The problem of chronic youth unemployment is very evident in Nigeria. Every year thousands of graduates are churned out for whom there are no jobs and the relevant government agencies like the Federal Ministry of Labour/Productivity and that of youth development have spectacularly failed to formulate and implement pro-job creation policies to sufficiently galvanise the innate talents and overwhelming energy levels of these young Nigerian graduates of universities and other tertiary institutions.

We need to recall the ignominious role played by restive youth in the oil rich Niger Delta region prior to the Federal Government’s declaration of general amnesty and we need to also know that majority of the foot soldiers of the armed Islamic insurgents in the North waging a war of attrition against the Nigerian state and other non-state actors like Christians and moderate Muslims are youthful persons who claimed to be unhappy with the status quo. For Awogbenle and Iwuamadi (2010), the statistics from the Manpower Board and the Federal Bureau of Statistics showed that Nigeria has a youth population of 80 million, representing 60 per cent of the total population of the country. Also, 64 million of them are unemployed, while 1.6 million are under-employed.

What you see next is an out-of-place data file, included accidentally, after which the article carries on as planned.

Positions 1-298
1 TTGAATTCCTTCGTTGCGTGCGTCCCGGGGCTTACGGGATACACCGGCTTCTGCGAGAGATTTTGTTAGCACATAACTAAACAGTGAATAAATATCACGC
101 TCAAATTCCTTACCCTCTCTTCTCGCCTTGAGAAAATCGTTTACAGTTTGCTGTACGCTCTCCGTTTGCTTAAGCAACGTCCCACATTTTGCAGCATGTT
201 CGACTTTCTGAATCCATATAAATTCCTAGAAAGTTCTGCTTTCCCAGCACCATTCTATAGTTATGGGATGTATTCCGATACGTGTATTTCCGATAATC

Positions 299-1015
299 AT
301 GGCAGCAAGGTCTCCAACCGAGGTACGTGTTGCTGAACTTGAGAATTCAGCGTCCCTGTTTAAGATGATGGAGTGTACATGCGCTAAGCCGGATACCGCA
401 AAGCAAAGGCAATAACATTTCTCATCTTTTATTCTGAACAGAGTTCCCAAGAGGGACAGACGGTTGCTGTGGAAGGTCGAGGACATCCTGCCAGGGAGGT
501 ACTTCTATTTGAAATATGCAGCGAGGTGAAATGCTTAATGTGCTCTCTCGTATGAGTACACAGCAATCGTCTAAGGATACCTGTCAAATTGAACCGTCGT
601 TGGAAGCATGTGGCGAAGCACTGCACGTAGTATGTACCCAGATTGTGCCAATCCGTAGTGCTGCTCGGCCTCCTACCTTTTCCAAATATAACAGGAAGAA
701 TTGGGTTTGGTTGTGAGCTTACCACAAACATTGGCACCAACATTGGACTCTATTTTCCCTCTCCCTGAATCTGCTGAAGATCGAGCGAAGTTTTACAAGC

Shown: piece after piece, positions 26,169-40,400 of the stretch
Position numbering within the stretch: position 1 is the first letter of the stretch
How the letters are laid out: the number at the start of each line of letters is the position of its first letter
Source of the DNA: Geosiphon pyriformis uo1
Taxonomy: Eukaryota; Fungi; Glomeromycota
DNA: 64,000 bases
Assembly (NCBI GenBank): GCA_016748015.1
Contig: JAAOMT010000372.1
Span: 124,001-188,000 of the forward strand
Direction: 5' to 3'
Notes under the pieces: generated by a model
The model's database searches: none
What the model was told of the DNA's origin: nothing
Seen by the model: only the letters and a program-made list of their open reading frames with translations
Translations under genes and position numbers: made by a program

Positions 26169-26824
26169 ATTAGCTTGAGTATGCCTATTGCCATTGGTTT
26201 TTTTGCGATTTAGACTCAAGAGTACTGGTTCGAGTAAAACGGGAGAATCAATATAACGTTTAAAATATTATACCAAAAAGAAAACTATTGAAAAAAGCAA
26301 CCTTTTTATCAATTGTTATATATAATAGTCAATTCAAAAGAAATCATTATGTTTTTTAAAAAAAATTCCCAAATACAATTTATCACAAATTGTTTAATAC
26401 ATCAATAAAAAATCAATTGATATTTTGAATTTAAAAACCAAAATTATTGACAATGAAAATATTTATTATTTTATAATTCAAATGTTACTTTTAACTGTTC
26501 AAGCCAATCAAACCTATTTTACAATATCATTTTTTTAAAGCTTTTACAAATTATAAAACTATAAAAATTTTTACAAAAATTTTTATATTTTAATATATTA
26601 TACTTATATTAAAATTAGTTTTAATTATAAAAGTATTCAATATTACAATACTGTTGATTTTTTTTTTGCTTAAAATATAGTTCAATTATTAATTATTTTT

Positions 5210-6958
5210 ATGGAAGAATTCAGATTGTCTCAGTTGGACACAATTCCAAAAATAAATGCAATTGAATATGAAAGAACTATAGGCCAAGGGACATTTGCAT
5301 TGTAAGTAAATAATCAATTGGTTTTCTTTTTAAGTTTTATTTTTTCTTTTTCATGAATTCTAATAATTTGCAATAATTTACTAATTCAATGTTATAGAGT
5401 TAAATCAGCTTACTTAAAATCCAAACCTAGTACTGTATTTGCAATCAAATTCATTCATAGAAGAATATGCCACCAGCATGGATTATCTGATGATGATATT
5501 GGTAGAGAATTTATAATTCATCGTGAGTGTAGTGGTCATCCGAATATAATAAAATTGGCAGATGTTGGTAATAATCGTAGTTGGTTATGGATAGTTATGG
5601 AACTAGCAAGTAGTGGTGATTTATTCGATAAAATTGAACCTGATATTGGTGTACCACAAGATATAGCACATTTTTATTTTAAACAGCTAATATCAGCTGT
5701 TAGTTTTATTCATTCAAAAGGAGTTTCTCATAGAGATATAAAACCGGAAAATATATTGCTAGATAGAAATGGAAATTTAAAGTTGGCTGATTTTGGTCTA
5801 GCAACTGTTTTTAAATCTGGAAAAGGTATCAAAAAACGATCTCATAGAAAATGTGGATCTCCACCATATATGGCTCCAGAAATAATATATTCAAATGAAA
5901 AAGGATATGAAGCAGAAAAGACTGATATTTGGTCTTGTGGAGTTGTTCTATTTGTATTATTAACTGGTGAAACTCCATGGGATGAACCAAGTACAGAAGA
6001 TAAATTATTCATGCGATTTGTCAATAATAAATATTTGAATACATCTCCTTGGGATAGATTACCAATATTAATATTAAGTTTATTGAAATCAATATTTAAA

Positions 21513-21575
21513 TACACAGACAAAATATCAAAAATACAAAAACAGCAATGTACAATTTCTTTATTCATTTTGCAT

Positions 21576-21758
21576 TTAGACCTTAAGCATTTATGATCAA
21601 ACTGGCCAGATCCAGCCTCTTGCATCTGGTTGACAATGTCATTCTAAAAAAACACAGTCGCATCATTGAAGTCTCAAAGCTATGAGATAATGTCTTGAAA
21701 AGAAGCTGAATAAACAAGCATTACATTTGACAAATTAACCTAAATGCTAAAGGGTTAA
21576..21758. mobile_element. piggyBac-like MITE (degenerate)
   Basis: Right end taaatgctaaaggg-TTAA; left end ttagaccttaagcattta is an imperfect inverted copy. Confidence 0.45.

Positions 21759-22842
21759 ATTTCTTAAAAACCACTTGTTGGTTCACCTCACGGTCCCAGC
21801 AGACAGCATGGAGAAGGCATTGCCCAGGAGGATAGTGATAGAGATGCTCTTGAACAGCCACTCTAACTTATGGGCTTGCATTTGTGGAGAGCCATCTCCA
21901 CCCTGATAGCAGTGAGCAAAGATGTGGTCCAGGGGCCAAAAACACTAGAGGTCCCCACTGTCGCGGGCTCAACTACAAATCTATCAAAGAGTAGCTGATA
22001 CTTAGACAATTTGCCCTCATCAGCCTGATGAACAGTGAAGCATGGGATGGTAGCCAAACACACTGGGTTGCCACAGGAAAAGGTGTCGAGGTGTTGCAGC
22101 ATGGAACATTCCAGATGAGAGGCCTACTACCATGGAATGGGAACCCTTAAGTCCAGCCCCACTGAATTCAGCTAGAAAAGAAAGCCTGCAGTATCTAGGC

The rising tide of unemployment and the fear of a bleak future among the youth in Nigeria, have made them vulnerable to the manipulations of agents “provocateurs” as can be seen from the increasing cases of violent crimes such as armed kidnappings for ransom, targeted/hired assassinations and other manifestation of organised crimes like drug/human trafficking that have become unprecedented in our clime. Have we ever wondered why armed kidnappings seem to have become larger than life in our modern day Nigeria? The shock however is that governments at every level in Nigeria pay lip service to actually providing workable panacea to these disturbing cases of youths’ involvement in violent crimes.